TACOMA, Wash. — A routine sampling of wetlands near the Port of Tacoma tested positive for West Nile virus, and health officials say people should assume an infection is possible in Pierce County.
The sampling, taken by the Department of Health at the Gog-le-hi-te Wetlands on Aug. 14, is the first detection of the virus in mosquitoes west of the Cascades.
Mosquito season usually ends in mid-September.
DOH said it shared test results with the Tacoma-Pierce County Health Department late last week.
“People should assume West Nile Virus infection is possible in Pierce County and take steps to prevent breeding mosquitoes and avoid mosquito bites,” said Nigel Turner, director of the Communicable Disease division. “Most importantly, know when to get care if you have been bitten,” he said.
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It only takes one bite to acquire the virus from an infected mosquito, and West Nile virus can pose a health threat to anyone exposed. But less than 1 percent of people infected with the virus will develop severe illness, health officials say. Those at a higher risk of severe disease include people age 60 or older or those with already compromised immune systems or existing medical conditions.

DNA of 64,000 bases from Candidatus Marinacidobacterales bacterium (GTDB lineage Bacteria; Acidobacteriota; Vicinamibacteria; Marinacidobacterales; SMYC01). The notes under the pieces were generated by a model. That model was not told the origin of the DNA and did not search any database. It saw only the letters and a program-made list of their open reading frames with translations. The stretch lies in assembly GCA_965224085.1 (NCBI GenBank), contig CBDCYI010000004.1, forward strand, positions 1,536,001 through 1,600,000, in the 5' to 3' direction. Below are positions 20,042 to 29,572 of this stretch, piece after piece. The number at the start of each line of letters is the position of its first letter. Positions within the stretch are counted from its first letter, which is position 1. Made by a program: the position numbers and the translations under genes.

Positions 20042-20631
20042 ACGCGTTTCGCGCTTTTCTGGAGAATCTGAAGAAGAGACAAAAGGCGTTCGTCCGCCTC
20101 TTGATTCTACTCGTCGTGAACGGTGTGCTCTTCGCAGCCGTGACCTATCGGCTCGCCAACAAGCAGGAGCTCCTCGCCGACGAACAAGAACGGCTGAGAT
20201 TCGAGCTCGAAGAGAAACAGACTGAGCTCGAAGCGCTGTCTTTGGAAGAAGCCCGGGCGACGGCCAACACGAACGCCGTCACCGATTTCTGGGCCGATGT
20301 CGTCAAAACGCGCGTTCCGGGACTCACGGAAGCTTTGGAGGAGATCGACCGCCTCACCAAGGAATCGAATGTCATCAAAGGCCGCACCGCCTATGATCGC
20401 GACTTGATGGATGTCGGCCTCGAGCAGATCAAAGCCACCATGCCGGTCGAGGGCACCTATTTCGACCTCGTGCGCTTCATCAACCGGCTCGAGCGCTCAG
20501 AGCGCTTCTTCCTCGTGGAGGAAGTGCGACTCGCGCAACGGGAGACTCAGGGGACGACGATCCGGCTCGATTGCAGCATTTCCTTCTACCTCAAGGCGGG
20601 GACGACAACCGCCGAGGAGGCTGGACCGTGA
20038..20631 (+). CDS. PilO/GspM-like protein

Symptoms of West Nile virus
Tacoma-Pierce County Health Department says symptoms usually appear two to 14 days after being bitten by an infected mosquito and include headache, fever, muscle and joint aches, swollen lymph nodes and a rash. Those with more severe symptoms, such as severe headache, stiff neck or confusion, should see a doctor.
No cases of West Nile virus have been diagnosed in Pierce County among people, birds or horses, and activity usually appears in early to mid-August.
Health officials says people should take measures to control mosquitos to prevent bites, and if you find a dead bird, do not pick it up with bare hands, as some birds may die from the virus.
Find information about dead birds, West Nile virus prevention and mosquito repellents at www.tpchd.org/westnile.
West Nile virus was seen in birds in Pierce County in 2002, 2008 and 2009, and two people tested positive for the virus in 2006.
Department of Health maps and statistics show where the virus is throughout Washington state. Currently, no cases have been reported in humans in Washington this year.
Last year, nearly every state and the District of Columbia reported West Nile virus infections in people, birds or mosquitoes.
DOH says 231 people have had the virus and 8 have died from it nationwide.
No vaccine is available for humans, but there is one available for horses.
Cox Media Group